Autologous haematopoietic stem cell transplant (AHSCT) is an immune suppressing chemotherapy treatment combined with reinfusion of blood stem cells to rebuild the immune system. Whilst AHSCT may be able to stabilise or improve disability in some people with MS, MS is a very varied disease and therefore this treatment is not suitable for all people nor all types of MS. It is an aggressive treatment with considerable risks.

Australian hospitals and doctors are only likely to recommend AHSCT for an individual with MS if the other approved MS therapies are not working or cannot be used in this person for other reasons.

Currently the treatment is provided in Australia through two observational clinical trials, at St Vincent’s Hospital, Sydney and at Austin Health, Melbourne and by a small number of other centres on a case by case basis. These centres have strict eligibility requirements that have been set by the hospital’s ethics committees. It is for this reason patients need to be referred to these centres by a neurologist, who can provide a detailed clinical history and MRI findings.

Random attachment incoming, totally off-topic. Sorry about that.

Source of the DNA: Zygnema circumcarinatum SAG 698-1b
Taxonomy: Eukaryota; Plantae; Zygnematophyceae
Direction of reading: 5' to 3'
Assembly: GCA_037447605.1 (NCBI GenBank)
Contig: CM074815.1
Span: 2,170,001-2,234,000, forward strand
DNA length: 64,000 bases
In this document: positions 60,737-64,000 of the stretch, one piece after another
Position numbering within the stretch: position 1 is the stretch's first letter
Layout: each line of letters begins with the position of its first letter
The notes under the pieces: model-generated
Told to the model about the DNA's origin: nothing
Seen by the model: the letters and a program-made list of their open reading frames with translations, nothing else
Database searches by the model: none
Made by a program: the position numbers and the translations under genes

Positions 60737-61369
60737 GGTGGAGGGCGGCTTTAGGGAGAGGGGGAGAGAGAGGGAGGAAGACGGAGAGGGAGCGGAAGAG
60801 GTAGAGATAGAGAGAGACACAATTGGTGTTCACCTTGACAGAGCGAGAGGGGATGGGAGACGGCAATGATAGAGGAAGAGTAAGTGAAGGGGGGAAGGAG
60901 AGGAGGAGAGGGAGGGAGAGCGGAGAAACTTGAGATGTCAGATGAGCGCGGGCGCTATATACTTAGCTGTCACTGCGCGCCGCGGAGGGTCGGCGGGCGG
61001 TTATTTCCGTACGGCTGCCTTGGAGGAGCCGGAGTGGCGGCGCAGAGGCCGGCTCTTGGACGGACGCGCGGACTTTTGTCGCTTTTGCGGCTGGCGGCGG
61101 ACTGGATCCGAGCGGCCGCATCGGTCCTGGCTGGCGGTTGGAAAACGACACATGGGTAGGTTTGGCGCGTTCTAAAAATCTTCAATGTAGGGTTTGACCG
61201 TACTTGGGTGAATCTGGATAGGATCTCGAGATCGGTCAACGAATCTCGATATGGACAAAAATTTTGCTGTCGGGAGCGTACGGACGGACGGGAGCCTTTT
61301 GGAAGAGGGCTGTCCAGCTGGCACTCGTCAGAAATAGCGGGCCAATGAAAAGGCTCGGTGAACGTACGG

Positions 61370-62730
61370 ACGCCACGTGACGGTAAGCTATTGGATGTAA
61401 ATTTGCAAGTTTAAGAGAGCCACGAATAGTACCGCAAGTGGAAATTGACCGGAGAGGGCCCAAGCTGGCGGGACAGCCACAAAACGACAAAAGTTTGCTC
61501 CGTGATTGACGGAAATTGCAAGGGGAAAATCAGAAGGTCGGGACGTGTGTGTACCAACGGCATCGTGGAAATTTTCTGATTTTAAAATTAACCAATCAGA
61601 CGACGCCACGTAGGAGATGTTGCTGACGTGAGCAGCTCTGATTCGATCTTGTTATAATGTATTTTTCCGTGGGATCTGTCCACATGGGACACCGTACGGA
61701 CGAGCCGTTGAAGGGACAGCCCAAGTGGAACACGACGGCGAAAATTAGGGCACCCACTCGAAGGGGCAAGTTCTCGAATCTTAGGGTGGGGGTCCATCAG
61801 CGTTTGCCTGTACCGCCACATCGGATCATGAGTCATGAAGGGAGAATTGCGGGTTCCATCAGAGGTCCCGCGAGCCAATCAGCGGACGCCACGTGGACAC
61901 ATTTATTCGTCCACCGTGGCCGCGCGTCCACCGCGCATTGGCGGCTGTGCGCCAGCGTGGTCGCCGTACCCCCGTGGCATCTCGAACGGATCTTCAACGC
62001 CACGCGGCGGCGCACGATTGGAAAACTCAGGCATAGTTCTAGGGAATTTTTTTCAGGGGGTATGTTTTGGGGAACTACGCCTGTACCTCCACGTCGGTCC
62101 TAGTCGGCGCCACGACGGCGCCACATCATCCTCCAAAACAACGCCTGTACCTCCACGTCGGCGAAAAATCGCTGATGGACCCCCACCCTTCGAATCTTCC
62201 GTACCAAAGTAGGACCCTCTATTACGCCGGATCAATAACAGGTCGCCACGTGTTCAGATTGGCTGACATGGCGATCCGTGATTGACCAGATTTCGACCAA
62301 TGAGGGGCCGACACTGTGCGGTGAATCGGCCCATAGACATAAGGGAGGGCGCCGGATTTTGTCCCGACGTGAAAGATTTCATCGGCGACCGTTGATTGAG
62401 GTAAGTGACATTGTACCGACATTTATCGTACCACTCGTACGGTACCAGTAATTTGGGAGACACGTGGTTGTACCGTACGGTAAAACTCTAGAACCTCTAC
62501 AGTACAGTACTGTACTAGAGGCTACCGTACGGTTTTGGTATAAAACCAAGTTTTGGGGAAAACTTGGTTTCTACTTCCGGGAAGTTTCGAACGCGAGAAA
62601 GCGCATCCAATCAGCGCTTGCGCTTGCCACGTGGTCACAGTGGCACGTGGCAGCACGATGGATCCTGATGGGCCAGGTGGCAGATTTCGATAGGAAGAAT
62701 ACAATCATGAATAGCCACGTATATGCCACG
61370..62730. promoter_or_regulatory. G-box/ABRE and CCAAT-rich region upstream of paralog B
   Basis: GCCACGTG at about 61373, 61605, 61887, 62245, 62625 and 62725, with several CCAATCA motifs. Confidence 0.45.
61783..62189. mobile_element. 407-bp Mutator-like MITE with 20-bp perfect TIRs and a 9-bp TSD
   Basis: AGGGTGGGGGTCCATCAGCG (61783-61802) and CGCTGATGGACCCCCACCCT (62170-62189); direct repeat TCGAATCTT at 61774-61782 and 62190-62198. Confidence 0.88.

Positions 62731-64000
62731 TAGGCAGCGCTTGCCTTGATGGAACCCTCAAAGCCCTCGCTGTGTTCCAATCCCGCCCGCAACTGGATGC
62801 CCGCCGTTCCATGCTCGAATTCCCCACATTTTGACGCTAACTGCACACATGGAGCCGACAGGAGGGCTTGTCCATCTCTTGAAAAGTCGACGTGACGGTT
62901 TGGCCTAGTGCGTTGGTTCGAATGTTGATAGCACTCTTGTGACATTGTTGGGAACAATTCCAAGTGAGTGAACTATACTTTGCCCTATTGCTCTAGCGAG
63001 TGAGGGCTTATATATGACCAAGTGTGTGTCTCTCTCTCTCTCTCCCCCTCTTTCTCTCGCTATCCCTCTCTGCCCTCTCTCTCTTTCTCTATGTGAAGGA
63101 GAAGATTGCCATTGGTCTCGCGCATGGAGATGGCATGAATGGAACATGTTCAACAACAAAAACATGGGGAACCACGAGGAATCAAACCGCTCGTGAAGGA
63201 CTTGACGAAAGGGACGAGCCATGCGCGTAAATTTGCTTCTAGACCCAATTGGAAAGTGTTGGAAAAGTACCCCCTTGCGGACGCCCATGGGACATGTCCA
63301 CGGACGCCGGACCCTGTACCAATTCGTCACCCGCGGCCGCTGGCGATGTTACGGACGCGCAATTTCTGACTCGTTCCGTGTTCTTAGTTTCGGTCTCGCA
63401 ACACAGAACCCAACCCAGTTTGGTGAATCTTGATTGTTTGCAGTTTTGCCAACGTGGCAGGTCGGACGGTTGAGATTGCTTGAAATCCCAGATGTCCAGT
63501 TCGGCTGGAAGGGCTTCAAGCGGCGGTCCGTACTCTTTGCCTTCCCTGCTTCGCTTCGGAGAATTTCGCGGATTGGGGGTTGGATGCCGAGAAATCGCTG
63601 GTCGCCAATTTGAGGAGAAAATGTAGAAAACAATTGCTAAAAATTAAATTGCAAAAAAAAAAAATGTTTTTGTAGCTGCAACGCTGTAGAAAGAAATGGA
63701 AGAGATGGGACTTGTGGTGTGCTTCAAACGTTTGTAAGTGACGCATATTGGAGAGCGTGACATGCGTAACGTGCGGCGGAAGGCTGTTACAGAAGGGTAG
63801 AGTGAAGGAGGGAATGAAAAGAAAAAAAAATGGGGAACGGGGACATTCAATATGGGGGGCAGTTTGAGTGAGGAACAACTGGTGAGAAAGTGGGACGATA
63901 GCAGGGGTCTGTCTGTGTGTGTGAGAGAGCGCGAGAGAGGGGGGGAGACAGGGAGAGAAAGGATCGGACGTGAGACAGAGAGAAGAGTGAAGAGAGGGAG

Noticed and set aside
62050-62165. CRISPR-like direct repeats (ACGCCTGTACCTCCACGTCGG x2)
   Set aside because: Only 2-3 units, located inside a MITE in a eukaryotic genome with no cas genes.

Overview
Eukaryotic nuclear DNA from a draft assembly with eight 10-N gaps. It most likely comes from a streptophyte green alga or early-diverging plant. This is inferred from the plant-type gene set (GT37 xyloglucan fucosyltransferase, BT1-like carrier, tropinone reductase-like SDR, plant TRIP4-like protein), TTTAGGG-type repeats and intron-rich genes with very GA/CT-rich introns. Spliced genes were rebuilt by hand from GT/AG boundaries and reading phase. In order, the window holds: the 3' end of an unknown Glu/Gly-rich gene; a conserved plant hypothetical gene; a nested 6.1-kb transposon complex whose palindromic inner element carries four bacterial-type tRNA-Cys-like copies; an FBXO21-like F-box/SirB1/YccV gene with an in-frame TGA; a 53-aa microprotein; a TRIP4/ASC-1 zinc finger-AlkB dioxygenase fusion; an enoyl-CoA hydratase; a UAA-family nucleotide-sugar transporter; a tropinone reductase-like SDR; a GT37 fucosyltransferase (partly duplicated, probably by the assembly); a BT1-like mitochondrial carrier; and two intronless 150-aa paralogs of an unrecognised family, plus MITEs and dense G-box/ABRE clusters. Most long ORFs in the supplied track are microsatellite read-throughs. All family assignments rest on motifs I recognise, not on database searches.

International studies to date have suggested that people with progressive forms of MS, experience reduced benefits from AHSCT, with a greater risk of serious adverse events. It is therefore unlikely that AHSCT would be recommended as a treatment for patients with secondary progressive or primary progressive MS. Each person’s situation is unique and decisions about any MS treatments, taking into consideration the potential benefits, risks and side effects for an individual’s particular circumstances, should be made in careful consultation with each individual’s neurologist.

MS Research Australia has prepared comprehensive information available for people with MS who may wish to learn more about this form of treatment.

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